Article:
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Messages - johnlusf

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Socratic Method / Con Law Question
« on: July 27, 2007, 07:56:49 PM »
I'm sure jumboshrimps will probably weigh in on this question. All the better!

(1) I wanted to know how conduct is considered communicative and how sufficiently communicative must it be to be covered by the First Amendment. (Let's say a statute prohibits face-painting in public except for football games and a group of mentally retarded people who face-painted themselves in public are challenging this statute. Crazy hypo, I know, but bear with me)

(2) Assuming the conduct is deemed either non-communicative or communicative, how are time, place, or manner restrictions evaluated to determine the restriction/regulation/statute's constitutionality? (Say the group challenges the statute's facial validity by pointing to the statutes' exception for football games)

(3) This one seems to be the tricky part to me:
Assume a court has found this form of conduct (putting on face paint in public) by mentally disabled persons to be insufficiently communicative to come under the First Amendment. Say the statute in question banned all face paint in public except for football games/mardi gras/some other holiday. Can this finding (noncommunicative) be the basis of arguing that a time, place, or manner statute banning the conduct of putting on face paint is not unconstitutional even though people at football games can put on face paint?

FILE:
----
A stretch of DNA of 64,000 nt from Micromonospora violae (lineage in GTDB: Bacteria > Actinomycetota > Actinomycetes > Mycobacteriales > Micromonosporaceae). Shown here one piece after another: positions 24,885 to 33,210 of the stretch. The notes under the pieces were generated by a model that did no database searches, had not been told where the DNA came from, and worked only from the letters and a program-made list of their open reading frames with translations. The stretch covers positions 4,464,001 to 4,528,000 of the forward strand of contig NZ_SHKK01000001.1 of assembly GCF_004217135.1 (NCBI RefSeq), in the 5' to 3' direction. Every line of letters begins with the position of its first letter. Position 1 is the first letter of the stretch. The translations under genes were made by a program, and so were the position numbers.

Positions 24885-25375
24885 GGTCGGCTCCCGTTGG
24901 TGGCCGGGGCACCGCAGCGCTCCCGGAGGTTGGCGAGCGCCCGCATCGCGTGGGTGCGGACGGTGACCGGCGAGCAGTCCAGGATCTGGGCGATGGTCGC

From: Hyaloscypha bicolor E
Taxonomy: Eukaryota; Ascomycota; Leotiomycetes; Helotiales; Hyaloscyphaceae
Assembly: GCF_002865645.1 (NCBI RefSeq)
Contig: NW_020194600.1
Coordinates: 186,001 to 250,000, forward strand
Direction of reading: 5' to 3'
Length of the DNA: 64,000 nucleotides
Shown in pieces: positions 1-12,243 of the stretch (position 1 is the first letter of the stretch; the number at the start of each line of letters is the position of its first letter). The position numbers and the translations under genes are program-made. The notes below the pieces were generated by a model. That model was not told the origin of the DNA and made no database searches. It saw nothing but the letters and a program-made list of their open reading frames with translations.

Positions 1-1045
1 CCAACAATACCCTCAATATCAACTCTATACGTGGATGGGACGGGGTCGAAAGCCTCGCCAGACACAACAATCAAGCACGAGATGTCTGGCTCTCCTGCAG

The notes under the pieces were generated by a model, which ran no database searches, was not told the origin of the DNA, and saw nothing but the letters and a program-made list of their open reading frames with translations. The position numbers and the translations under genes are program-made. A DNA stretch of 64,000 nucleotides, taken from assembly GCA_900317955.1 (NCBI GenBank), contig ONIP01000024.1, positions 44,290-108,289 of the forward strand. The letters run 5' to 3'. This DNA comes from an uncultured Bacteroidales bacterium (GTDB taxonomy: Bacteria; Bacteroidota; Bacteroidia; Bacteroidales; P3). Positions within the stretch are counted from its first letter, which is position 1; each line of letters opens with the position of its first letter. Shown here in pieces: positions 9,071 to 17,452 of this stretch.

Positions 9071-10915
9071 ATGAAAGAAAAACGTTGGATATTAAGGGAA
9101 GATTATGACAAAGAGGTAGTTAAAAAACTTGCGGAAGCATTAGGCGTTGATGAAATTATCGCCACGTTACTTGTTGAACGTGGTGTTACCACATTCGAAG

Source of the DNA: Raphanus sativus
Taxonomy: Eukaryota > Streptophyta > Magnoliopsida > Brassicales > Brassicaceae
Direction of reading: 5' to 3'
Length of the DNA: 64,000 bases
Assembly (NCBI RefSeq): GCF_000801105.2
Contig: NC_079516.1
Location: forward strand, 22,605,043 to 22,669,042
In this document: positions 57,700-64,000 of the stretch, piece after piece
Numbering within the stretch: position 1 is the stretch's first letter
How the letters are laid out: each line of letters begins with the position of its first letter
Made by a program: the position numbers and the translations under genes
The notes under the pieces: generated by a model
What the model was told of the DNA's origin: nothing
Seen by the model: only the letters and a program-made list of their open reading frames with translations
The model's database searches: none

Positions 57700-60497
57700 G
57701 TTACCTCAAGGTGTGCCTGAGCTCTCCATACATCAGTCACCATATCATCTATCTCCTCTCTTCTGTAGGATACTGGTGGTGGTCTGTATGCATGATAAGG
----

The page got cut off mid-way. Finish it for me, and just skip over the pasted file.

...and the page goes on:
(3)(a) What if another group, say, natives of Eporue, challenged the statute, and they argued that face-painting is their only form of identification? Will this challenge stand if the court has already found in (3) that the statute is not facially unconstitutional?

A big thanks to everyone who took the time to read through all this unintelligible crap!

2
Socratic Method / Re: Civ Pro Question
« on: July 26, 2007, 01:37:26 AM »
sounds like a good argument.

thanks jumboshrimps (i was tempted to write jumboprawns) ;D

3
Socratic Method / Re: Civ Pro Question
« on: July 25, 2007, 04:16:43 PM »
Well yeah, the issues aren't identical, but in determining whether or not to compel the officer to do something, the trial court had to decide whether the hearing officer's findings were consistent with the evidence. In reviewing the evidence and exercising its independent judgment, the court could find either the guy was or wasn't wrongfully terminated.

So say the TC finds that the guy was not wrongfully terminated and denies the writ. The findings of fact/law in this ruling cannot be a basis for collaterally estopping the new suit?

BTW: thanks for your replies, it's helping me think this through, keep'em coming if possible.

4
Socratic Method / Re: Civ Pro Question
« on: July 25, 2007, 03:01:24 PM »
But in the petition before the trial court, all the evidence that was available in the grievance is also reviewed by the TC judge in a limited trial de novo. Say that he makes his own findings as to what happened (on a particular issue the hearing officer did not reach), which are different, but not inconsistent with what the quasi-judicial hearing officer held. Is a petition for writ of mandate not a "full and fair hearing on the merits"?

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Socratic Method / Civ Pro Question
« on: July 25, 2007, 02:28:14 PM »
I have a civ pro question that seems so basic but is giving me a hard time.

Here are the facts:

Round 1

(1) Man gets fired, files a grievance for wrongful termination, grievance is denied in a quasi-judicial proceeding with hearings, presentation of evidence, witnesses, etc etc
(2) Man petitions for writ of mandate in trial court, which is denied.
(3) Man appeals denial, appellate court affirms

If one wanted to collaterally estop man from relitigating an issue previously decided in Round 1, would one look to the findings in the quasi-judicial grievance proceeding, the trial court order, the appellate court decision, or some combination of all three?

Thanks!

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